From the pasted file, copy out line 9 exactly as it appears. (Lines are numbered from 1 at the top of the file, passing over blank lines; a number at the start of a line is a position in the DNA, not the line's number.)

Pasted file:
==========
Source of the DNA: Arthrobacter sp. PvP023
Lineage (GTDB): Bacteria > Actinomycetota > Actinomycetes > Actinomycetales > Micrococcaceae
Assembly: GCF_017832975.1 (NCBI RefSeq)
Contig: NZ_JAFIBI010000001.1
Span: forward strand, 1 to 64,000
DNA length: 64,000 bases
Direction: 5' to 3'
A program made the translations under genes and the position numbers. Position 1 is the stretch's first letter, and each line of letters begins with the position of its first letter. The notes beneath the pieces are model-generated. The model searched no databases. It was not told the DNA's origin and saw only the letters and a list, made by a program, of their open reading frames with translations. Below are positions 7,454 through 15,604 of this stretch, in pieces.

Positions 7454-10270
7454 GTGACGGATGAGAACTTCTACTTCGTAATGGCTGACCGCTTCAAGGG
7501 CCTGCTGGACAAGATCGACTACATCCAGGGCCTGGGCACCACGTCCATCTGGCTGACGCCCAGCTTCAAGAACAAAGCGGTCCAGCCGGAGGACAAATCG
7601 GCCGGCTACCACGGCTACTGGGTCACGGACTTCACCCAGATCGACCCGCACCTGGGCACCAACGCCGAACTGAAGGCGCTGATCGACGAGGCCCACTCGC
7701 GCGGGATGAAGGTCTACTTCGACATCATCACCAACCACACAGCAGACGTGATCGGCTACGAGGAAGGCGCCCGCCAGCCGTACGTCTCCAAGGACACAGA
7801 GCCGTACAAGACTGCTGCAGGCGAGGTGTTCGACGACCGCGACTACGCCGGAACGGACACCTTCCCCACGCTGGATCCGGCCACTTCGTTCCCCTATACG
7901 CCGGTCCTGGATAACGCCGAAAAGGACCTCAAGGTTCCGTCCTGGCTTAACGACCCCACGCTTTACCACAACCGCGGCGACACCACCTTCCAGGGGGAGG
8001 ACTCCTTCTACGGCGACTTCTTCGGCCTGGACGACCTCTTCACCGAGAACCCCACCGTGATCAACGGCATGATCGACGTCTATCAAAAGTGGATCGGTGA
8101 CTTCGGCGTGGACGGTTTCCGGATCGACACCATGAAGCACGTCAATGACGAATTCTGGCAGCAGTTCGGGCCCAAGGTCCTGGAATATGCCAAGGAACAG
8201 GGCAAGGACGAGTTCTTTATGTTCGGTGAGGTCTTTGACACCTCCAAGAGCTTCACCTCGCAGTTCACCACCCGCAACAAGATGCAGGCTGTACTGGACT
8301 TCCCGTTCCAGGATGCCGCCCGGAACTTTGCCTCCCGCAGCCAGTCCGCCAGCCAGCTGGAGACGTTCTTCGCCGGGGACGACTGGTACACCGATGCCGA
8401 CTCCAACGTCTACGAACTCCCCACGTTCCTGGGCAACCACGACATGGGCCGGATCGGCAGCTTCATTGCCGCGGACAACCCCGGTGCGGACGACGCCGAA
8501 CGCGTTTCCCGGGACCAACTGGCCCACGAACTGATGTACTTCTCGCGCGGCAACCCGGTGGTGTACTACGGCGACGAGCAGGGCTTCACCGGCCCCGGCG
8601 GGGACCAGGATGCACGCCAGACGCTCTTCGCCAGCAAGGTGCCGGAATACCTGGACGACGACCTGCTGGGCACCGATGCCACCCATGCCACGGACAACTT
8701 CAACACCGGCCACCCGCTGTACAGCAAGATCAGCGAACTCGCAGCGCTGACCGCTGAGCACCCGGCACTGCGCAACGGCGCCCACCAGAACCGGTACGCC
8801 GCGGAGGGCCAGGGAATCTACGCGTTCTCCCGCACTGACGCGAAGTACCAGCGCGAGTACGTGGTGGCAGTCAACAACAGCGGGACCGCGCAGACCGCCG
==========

Positions 7454-10270